Screening for Peripheral Vascular Disease ICD 10
Examine non-healing wounds. If you have an ulcer or wound that has not healed, ask your podiatrist or vascular specialist to examine the wound. Seek medical attention if you have pain, discomfort, discoloration, if your legs have blue/black spots or the skin color is changing, or if you have an open wound or an ulcer that is not healing. Often, people get a cut in the skin in between two toes that has not healed for a few weeks. That is what we call a non-healing diabetic foot ulcer (DFU). A non-healing ulcer is the most significant precursor of amputation. People with diabetes can often develop critical limb ischemia (CLI), which is a lack of blood flow to the leg.
PAD is also lifestyle-related. People who tend to have PAD have jobs that require them to stand on their feet for extended periods of time. They often get Venous disease. Women tend to get a lot more Venous disease than men. Another major PAD Misconception is that men don’t get vein problems. You know how they say, Men are from Mars, Women are from Venus? That is a joke in medical education that, oh, if it’s a vein problem, men can’t have it. This is completely untrue. Men can very easily have varicose veins, too. They can have Venous problems and we’re seeing a lot of that.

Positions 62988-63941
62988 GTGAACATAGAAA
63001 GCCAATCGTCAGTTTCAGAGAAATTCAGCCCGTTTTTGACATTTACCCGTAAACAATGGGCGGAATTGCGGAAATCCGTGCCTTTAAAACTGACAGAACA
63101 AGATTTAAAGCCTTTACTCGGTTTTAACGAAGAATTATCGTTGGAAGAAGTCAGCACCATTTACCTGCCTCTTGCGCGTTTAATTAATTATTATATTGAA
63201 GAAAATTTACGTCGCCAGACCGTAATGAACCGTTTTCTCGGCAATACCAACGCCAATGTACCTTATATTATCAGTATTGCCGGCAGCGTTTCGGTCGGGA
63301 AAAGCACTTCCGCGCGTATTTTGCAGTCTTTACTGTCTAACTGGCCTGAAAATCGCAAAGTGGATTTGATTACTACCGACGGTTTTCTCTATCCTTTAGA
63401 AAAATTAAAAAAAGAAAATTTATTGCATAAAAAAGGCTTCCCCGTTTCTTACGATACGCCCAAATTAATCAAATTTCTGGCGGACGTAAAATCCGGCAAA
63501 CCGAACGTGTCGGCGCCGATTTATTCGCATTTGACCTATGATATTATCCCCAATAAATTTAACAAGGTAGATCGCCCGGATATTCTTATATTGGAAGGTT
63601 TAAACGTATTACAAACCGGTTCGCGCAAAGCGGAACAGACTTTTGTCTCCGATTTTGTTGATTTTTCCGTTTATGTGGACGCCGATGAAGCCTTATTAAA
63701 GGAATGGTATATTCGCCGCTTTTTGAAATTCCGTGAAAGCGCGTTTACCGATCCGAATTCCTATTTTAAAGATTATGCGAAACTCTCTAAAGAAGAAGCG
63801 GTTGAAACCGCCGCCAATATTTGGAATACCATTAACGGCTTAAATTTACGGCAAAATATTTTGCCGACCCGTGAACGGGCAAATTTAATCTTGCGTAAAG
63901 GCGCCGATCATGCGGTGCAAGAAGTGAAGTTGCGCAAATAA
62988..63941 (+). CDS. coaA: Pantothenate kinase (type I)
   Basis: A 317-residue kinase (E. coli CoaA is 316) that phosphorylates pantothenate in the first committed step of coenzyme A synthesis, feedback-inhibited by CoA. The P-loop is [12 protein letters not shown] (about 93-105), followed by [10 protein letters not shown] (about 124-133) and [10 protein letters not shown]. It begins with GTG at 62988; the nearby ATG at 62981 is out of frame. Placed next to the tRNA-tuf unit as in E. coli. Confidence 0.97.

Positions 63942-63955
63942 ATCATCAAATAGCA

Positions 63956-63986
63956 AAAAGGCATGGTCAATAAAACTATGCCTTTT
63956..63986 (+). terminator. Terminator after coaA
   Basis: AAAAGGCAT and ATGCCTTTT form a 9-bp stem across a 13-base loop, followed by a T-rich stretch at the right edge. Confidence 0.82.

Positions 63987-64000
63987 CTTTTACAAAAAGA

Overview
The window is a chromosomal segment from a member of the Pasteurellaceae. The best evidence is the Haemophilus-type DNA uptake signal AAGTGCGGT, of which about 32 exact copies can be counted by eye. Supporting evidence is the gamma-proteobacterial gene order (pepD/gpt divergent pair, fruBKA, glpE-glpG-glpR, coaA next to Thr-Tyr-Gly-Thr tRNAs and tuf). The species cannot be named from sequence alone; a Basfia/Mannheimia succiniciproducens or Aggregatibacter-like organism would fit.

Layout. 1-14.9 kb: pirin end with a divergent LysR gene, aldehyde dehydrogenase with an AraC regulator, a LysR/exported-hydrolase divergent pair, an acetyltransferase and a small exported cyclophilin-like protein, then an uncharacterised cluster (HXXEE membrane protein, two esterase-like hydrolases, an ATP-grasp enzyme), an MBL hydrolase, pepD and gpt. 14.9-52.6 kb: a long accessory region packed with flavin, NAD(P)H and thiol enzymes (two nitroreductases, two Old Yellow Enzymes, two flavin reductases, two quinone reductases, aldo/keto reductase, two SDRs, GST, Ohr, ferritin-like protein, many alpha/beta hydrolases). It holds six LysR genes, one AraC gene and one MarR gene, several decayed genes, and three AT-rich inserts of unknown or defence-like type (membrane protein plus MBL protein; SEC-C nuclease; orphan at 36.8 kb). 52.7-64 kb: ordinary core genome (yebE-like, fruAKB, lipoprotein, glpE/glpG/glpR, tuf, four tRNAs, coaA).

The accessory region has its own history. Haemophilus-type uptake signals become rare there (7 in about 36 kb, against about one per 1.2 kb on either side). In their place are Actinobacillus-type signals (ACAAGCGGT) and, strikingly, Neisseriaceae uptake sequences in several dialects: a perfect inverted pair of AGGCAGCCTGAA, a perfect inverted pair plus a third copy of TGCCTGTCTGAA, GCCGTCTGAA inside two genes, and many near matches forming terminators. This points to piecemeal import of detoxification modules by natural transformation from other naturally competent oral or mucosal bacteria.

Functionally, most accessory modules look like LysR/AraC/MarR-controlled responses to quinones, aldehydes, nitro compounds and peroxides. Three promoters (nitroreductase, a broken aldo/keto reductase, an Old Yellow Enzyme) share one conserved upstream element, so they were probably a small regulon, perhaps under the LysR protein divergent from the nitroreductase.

When we talk about hypertension, we focus on arterial hypertension, but there is something called venous hypertension that most people don’t think about and that can lead to PAD. Women get PAD more, especially in women that have had multiple pregnancies. In certain communities where it’s more common to have multiple pregnancies, we see a lot of vein problems.